Video Card: Sapphire Radeon HD 7950 3GB Video Card ($324.98 @ SuperBiiz)
Total: $811.93
(Prices include shipping, taxes, and discounts when available.)
(Generated by PCPartPicker 2013-02-05 13:21 EST-0500)
February 5, 2013 5:12:19 PM

I don't know if I completely understand the issue with the monitors. Plus the cost of replacing two seems a bit much on top of the current parts. I should add I already have a basic optical drive from Best Buy. I believe it's a junky HP, but it does the job. And now that I look at it I could save my 3TB HDD(http://www.newegg.com/Product/Product.aspx?Item=N82E168...) but I'd also like to add the SSD and sacrifice whatever I'd have to out of the 3TB.

Unless I can find someone to buy the two monitors I'll just stick with them.
a c 271 4 Gaming
February 5, 2013 5:32:58 PM

bdc822 said:
I don't know if I completely understand the issue with the monitors. Plus the cost of replacing two seems a bit much on top of the current parts. I should add I already have a basic optical drive from Best Buy. I believe it's a junky HP, but it does the job. And now that I look at it I could save my 3TB HDD(http://www.newegg.com/Product/Product.aspx?Item=N82E168...) but I'd also like to add the SSD and sacrifice whatever I'd have to out of the 3TB.

Unless I can find someone to buy the two monitors I'll just stick with them.


Yeah pretty much any cheap optical drive and HD will work.
February 5, 2013 6:49:04 PM

@bdc822

Not to say there isn't some debate on this, but this is how I choose to look at it:

So, you have a 60hz monitor, 2ns response, with 1680x1050 native. Pretty good, I mean, the response time is great. Do you need more? Probably not, that said, why build a cpu that can crank out more than 60fps if you're not going to use them? Why not save a couple hundred and build a system that will push to the edge of that resolution and refresh rate? I mean, you can just enable vsynch and not worry about using the gpu to the full potential.... triple buffering (TB) to make that slightly faster, and be fine. Unfortunately, not all games use TB. Also, a card that might run 100fps without vsynch, might only run 50fps with TB, so it is kind of a negative loop. Then, if you start adding in tearing, you might actually get a worse picture with a better card because it's too fast. Timing is important.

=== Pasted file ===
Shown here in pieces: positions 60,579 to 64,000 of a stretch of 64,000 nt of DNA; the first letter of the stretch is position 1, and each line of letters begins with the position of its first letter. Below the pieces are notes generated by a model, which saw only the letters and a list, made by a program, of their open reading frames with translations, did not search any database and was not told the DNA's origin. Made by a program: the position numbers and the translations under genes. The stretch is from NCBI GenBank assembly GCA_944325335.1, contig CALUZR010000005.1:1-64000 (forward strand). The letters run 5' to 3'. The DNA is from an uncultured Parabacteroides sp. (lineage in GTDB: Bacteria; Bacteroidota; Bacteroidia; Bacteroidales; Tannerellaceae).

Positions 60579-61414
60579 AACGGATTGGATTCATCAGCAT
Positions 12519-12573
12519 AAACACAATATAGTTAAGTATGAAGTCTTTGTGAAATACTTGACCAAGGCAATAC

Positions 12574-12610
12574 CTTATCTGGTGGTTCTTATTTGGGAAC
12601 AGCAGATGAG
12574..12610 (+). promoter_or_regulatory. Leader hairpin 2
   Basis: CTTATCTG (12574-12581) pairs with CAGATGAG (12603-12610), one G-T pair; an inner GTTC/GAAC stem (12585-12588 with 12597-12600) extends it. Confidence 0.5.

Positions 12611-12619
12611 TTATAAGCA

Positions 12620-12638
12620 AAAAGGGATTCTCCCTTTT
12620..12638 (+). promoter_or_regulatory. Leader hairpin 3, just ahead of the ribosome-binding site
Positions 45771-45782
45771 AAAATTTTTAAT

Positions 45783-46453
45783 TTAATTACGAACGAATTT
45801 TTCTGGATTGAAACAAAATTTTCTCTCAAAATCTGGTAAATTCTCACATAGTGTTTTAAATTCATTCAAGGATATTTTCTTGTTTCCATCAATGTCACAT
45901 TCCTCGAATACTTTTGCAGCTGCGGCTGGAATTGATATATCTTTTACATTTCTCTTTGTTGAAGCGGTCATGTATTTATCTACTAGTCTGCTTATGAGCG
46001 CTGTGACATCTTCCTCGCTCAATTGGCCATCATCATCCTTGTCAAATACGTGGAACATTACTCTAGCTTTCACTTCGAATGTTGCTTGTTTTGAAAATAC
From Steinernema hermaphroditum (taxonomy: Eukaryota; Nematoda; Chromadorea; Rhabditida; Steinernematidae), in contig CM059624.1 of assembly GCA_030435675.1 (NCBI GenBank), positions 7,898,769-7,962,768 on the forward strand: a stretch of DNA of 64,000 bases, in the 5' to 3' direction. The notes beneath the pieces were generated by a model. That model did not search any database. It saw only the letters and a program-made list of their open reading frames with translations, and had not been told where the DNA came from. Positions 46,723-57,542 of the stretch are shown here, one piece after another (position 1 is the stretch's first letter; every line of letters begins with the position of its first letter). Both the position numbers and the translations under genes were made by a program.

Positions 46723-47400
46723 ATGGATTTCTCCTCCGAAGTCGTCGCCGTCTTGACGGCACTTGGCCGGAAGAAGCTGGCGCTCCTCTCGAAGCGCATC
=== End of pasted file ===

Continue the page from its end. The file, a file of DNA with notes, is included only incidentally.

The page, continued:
Now, say you got a new monitor with 1920x1080/1200 with 120mhz refresh rate, and a 2ns (or even 4-5 ns) response time. Now, all of a suddent, you're able to use all those glorious 100 FPS your computer is actually cranking out. No need for TB, or Vsynch. That monitor will keep up like a champ, and will not only create a smoother image, but smoother motion as well.

So, in this regard, why spend $300 on a gpu when your screen won't allow it to max out? I mean, would you have to upgrade today, absolutely not. But, if you don't plan on upgrading at all, why not save a $100 and get a GPU that will max out your monitor? After all, getting too good of a GPU could actually cause issues (mainly, tearing).

That's my 2 pennies worth. I don't see a point in paying extra for something you're not going to use. Some will dispute claims of higher FPS, refresh, etc by saying "human eye can only", or "movies only use". Those are misinformed positions, as movies use motion blur and still camera shots (ever notice how a paused movie on a high speed scene is blurry?) to achieve a smooth image at 24p. But in a game, where you control the movement of the image, you can most definitely see some difference. Is it worth it to you? Maybe not... For me, it comes down to trying to build the most balance computer, including all the parts. In the reality, it's a small piece to the puzzle, but a piece none-the-less.

Obviously this isn't an end-all-be-all post. There are people out there a lot more familiar with these types of things than me. I can tell you that my plasma (600mhz) is about 100x smoother, when watching fast type programming, than my LED (120mhz). Both are of top quality. That said, I still watch movies in my theatre (JVC Projector). :)  Happy gaming.
February 6, 2013 4:14:55 AM

@eyeage
Thanks for the explanation! :) 

I'll look into upgrading the monitors, but I think for the time being I'll stick with what I have and upgrade in the near future.
!